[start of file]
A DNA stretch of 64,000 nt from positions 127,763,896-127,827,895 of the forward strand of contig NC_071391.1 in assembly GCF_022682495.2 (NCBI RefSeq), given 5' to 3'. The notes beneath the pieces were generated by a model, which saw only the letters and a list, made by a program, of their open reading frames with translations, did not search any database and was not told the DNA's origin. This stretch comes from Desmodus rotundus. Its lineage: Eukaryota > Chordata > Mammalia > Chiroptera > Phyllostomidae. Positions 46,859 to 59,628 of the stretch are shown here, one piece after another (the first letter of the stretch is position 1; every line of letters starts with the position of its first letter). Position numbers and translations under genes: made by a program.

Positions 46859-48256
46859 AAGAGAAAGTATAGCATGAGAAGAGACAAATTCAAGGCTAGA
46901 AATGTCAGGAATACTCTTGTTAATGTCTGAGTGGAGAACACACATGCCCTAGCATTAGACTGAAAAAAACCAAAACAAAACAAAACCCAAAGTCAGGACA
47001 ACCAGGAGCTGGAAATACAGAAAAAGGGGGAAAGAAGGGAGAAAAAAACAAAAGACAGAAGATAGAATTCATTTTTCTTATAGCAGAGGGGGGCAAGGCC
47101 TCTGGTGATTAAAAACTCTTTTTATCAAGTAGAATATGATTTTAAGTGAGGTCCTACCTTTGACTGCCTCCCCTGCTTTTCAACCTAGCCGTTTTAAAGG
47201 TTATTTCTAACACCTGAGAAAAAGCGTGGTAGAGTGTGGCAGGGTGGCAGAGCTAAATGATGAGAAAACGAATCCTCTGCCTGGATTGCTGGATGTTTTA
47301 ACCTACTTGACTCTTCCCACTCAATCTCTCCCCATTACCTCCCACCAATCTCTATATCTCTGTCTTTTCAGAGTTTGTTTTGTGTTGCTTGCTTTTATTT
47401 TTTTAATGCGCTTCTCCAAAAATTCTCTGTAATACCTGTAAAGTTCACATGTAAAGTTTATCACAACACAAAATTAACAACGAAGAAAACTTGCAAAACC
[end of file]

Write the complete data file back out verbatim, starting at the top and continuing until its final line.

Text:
A DNA stretch of 64,000 nt from positions 127,763,896-127,827,895 of the forward strand of contig NC_071391.1 in assembly GCF_022682495.2 (NCBI RefSeq), given 5' to 3'. The notes beneath the pieces were generated by a model, which saw only the letters and a list, made by a program, of their open reading frames with translations, did not search any database and was not told the DNA's origin. This stretch comes from Desmodus rotundus. Its lineage: Eukaryota > Chordata > Mammalia > Chiroptera > Phyllostomidae. Positions 46,859 to 59,628 of the stretch are shown here, one piece after another (the first letter of the stretch is position 1; every line of letters starts with the position of its first letter). Position numbers and translations under genes: made by a program.

Positions 46859-48256
46859 AAGAGAAAGTATAGCATGAGAAGAGACAAATTCAAGGCTAGA
46901 AATGTCAGGAATACTCTTGTTAATGTCTGAGTGGAGAACACACATGCCCTAGCATTAGACTGAAAAAAACCAAAACAAAACAAAACCCAAAGTCAGGACA
47001 ACCAGGAGCTGGAAATACAGAAAAAGGGGGAAAGAAGGGAGAAAAAAACAAAAGACAGAAGATAGAATTCATTTTTCTTATAGCAGAGGGGGGCAAGGCC
47101 TCTGGTGATTAAAAACTCTTTTTATCAAGTAGAATATGATTTTAAGTGAGGTCCTACCTTTGACTGCCTCCCCTGCTTTTCAACCTAGCCGTTTTAAAGG
47201 TTATTTCTAACACCTGAGAAAAAGCGTGGTAGAGTGTGGCAGGGTGGCAGAGCTAAATGATGAGAAAACGAATCCTCTGCCTGGATTGCTGGATGTTTTA
47301 ACCTACTTGACTCTTCCCACTCAATCTCTCCCCATTACCTCCCACCAATCTCTATATCTCTGTCTTTTCAGAGTTTGTTTTGTGTTGCTTGCTTTTATTT
47401 TTTTAATGCGCTTCTCCAAAAATTCTCTGTAATACCTGTAAAGTTCACATGTAAAGTTTATCACAACACAAAATTAACAACGAAGAAAACTTGCAAAACC